The response of French workers, students and pensioners was amazing. Time after time they took to the streets in demonstrations which kept growing in size and which represented both deep opposition to the plan and a long term bitterness and resentment which has been nurtured by the attacks on workers throughout the 1980s by the Socialist President Mitterrand.
The movement in the provinces, if anything, was even bigger than that in Paris with demos of up to 200,000 in Marseilles, 120,000 in Toulouse and marches in hundreds of smaller towns. In many areas there were local 'coordinations'--links between workers at rank and file level which organised the activity. By 12 December this form of local link up had spread to several local areas in Paris.
What brought French workers to such a level of militancy and organisation? When Juppé announced his plan to the National Assembly in November, he got a standing ovation. His supporters in parliament, and more importantly among France's bosses, were delighted that he had taken a tough stand. The first few months of his government had been dogged by scandals, vacillation and confusion. Juppé's industry minister, Alain Madelin, was forced to resign in September because he wanted to launch these sort of attacks but the government as a whole was still worried about upsetting the unions.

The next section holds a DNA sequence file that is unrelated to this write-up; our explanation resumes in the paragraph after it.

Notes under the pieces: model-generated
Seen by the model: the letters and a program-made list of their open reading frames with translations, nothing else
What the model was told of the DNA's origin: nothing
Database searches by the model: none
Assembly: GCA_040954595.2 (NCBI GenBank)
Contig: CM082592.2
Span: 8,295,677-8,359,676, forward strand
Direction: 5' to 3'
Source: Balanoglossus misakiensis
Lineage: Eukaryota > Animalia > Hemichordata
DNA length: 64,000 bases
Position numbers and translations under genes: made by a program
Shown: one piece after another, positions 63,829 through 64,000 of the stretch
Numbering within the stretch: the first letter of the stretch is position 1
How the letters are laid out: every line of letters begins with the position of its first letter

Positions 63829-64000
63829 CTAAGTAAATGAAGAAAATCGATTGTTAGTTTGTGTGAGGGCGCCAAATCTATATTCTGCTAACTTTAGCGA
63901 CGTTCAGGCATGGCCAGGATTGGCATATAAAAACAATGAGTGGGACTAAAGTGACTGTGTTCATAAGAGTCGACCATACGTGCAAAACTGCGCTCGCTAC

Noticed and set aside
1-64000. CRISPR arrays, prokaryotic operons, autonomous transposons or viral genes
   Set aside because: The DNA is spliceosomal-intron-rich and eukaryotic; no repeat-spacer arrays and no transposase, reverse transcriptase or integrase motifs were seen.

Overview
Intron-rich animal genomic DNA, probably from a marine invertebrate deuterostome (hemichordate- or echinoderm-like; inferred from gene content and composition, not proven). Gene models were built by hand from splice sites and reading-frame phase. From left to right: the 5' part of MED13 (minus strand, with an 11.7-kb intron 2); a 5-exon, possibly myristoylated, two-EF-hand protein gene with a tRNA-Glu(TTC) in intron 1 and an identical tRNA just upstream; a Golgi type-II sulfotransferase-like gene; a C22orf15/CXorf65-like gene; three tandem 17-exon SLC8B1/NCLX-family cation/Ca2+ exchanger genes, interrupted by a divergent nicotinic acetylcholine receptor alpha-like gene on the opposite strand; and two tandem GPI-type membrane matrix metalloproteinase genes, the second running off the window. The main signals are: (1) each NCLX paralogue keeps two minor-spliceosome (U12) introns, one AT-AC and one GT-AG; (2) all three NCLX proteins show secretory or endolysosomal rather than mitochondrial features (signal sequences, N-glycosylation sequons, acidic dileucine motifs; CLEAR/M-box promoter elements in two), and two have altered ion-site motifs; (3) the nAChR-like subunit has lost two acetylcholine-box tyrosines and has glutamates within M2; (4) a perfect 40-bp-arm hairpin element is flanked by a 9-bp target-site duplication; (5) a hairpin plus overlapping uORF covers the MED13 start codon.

Now, the bosses felt, Juppé was taking his courage into both hands by launching an offensive. They ignored rumblings of discontent already evident--the mass march by public sector workers against a wage freeze in October and the opposition of the rail unions to a restructuring plan which, if implemented, would be as devastating for the French railways and for jobs as the Beeching plan was in Britain in the early 1960s.
Instead they greeted Juppé's plan with euphoria. Its central attack was on the French social security system, introduced after the war and now being cut back on the grounds that it is bankrupt because of a £15.6 billion deficit. Workers were supposed to pay more to clear the debt, while employers had their contributions cut--to encourage growth! Nor do employers have to pay the backlog of what they owe from past contributions.
Particularly galling to many public sector workers is the proposal that they will have to pay contributions for another two and a half years--up from 37.5 years to 40 years--before they qualify for a full pension. Health contributions will go up and family allowances will be frozen.
Anger at the various attacks and the threat of privatisation of industries still in public hands crystallised around the plan. While bosses and politicians congratulated themselves that Juppé was imitating Margaret Thatcher's Iron Lady of the 1980s, in fact they ignored two things: that Thatcher's success was based on a lot of luck and financial advantage--especially the receipts from North Sea oil and the Lawson consumer boom--and that for most of her period of office she was careful to only take on one group of workers at a time. When she launched a generalised attack on workers with the poll tax, it was her downfall.